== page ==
The U.S. Navy's New War Plan Is Prioritizing Frigates

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By David Axe, The National Interest

The U.S. Navy might tweak its force-structure goals in order to boost the number of frigates.

That's what Vice Adm. Bill Merz, the deputy chief of naval operations, told a House of Representatives subcommittee on March 27, 2019. "We’re expecting a pretty hard look at the mix of ships this year," Merz said, according to USNI News.

In rewriting the force-structure plan to include more small surface combatants, the Navy could signal its intention to acquire larger numbers of smaller ships at the expense of bigger ships.

The idea would be to distribute U.S. naval power across a greater number of less-expensive vessels, reversing a decades-long trend toward larger, and fewer U.S. warships.

"We know we are heavy on large surface combatants, and we’d like to adjust that to a more appropriate mix, especially with the lethality we’re seeing coming along with the frigate," Merz said.

The Navy's released its last force-structure plan in late 2016. That plan, which called for a fleet of 355 major warships, up from the 289 ships the Navy possessed in early 2019. The new, bigger fleet would include 104 large surface combatants such as destroyers and cruisers and 52 small surface combatants including Littoral Combat Ships and frigates.

But the Navy is struggling to afford the 355-ship fleet. The 2020 edition of the Navy's 30-year shipbuilding plan projects the fleet could grow to 355 ships by 2034. But the Congressional Budget Office estimated that just buying all the new vessels would cost $27 billion per year, roughly double what the Navy historically has spent.

Reducing the number of large warships and adding frigates could help to reduce the cost of a larger fleet. A 9,000-ton-displacement Arleigh Burke-class destroyer costs more than $2 billion. A frigate, displacing just 5,000 tons, should cost around $1 billion, according to the Navy.

But the frigate still could carry many of the same weapons and sensors that a destroyer does, although somewhat fewer of them.

According to a Navy document that the Congressional Research Service obtained, the frigate will come armed with a 57-millimeter gun, a 32-cell vertical missile-launcher for SM-2 Block IIIC and Evolved Sea Sparrow missiles, a 21-round point-defense Rolling Airframe Missile launcher and eight launchers for over-the-horizon anti-ship missiles.

Its radar and combat system will be a smaller version of the Aegis system that equips the Navy's destroyers and cruisers. The frigate will embark an MH-60R helicopter and an MQ-8C drone. That weapons and sensor suite should give the frigate the ability to engage enemy aircraft, ships and submarines at a distance of 100 miles or more.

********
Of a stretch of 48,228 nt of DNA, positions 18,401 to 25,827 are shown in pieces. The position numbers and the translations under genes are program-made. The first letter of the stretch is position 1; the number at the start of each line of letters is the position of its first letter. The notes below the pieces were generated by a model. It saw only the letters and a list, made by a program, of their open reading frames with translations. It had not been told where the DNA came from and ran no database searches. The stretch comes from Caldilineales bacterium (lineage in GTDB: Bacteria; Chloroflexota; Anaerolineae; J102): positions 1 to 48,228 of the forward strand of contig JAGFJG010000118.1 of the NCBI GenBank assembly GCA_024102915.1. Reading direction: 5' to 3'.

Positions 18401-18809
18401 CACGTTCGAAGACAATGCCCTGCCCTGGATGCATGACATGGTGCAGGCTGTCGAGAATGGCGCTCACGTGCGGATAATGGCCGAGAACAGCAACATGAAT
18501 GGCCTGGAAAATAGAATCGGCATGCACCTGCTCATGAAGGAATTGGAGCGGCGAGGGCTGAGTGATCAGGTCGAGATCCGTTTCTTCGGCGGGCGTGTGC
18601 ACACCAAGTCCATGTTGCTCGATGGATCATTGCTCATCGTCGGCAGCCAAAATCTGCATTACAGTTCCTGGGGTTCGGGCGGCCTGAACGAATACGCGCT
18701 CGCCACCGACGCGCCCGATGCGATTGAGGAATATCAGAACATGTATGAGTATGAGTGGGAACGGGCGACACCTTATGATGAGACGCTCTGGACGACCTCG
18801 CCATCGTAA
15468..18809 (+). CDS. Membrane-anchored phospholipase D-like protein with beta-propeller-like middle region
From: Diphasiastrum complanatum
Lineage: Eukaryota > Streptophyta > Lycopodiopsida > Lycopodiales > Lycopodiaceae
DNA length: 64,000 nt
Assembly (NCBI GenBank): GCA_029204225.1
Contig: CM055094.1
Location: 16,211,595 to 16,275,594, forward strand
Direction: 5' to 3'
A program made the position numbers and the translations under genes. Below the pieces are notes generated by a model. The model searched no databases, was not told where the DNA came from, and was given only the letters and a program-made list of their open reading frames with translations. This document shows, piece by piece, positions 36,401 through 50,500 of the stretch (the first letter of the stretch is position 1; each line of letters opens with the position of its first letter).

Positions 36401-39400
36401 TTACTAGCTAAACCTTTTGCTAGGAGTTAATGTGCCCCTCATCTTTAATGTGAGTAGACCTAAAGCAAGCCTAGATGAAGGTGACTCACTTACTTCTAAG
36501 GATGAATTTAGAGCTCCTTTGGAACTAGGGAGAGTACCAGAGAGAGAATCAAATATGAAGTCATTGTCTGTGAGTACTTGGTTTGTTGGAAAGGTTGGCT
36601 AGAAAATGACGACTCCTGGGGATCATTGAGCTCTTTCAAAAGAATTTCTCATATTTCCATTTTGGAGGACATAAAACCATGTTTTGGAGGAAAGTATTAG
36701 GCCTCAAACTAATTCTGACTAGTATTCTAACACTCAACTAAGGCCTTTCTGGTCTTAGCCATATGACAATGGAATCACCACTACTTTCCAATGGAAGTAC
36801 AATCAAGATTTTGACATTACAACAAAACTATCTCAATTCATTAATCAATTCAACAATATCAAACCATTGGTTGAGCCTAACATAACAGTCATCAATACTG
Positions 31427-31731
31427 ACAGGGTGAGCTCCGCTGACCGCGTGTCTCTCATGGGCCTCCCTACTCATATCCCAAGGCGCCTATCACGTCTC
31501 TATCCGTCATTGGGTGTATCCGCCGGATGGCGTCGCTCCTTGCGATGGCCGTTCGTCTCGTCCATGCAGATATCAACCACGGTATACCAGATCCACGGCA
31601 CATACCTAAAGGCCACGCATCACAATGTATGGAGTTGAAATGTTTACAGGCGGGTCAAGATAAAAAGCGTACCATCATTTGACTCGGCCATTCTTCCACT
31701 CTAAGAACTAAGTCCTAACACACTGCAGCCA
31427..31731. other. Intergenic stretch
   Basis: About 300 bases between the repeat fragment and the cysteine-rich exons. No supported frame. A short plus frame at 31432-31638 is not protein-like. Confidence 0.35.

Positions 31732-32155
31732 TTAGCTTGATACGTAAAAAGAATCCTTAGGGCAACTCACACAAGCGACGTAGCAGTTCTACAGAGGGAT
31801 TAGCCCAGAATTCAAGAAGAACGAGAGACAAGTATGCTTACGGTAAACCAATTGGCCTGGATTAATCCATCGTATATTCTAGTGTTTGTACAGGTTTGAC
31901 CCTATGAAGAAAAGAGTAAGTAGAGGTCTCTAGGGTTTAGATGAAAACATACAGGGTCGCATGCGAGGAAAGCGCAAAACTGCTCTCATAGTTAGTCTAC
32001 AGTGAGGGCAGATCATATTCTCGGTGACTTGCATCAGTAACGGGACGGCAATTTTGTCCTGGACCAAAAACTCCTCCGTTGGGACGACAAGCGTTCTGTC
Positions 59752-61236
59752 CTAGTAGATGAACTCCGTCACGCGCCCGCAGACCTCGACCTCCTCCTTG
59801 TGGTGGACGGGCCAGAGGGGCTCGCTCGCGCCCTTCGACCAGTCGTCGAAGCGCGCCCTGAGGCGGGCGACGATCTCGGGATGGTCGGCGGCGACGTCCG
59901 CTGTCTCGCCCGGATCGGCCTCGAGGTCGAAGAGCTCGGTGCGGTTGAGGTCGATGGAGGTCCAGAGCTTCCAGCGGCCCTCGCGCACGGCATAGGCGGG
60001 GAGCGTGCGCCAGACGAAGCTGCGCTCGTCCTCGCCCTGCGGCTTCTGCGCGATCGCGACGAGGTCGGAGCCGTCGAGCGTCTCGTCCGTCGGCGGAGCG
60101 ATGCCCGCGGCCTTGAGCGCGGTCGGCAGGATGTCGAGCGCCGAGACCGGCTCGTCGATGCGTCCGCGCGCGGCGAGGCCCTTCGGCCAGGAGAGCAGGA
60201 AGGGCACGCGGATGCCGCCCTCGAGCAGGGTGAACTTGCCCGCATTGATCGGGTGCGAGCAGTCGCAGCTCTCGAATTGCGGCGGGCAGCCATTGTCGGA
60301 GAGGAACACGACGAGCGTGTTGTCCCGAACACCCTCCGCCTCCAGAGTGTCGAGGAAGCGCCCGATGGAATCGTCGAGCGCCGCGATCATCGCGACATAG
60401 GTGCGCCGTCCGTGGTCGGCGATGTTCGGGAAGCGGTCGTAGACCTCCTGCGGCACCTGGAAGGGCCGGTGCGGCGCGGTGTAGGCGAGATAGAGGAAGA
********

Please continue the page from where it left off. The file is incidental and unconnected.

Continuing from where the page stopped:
Over time, the ship could gain additional weaponry. The Navy document refers to potential upgrades for the frigate including a 150-kilowatt laser and an anti-submarine missile, which could be a rocket-boosted torpedo similar in concept to the defunct ASROC missile.

But the SM-2 Block IIIC, of which the frigate could carry 32, could be the new ship's most potent weapon. The Block IIIC replaces the semi-active radar-homing seeker on older SM-2s with the active radar-homing seeker of the SM-6 missile. The SM-6's seeker itself is a derivative of the Advanced Medium-Range Air-to-Air Missile.

With a semi-active missile, the launching ship must use its own radar to guide the missile through most of its flight. An active missile has its own, tiny radar, allowing the ship to launch and leave, thus protecting it from retaliatory strikes.

The SM-2 Block IIIC can do much more than just shoot down aircraft. With small tweaks to the seeker, the Navy already has given the SM-6 and SM-2 Block IIIC missiles anti-ship capability. Additional tweaks could allow the SM-6 -- and by extension the SM-2 Block IIIC -- to hit targets on land.

The new frigate also could function as a command vessel for robotic vessels, using Link 11 and Link 16 data links, satellite communications and Network Tactical Common Data Link to help the unmanned vessels to navigate and also to authorize them to fire weapons.

The Navy soon could select a shipyard to build the new class of frigate starting in 2020. "All shipyards have agreed that they can give us the lethality we need," Merz said.

The old fleet plan called for 20 of the vessels. A new plan could boost that number.

David Axe serves as Defense Editor of the National Interest. He is the author of the graphic novels  War Fix, War Is Boring and Machete Squad. This first appeared last year.

Image: Flickr.

This piece was originally published by The National Interest

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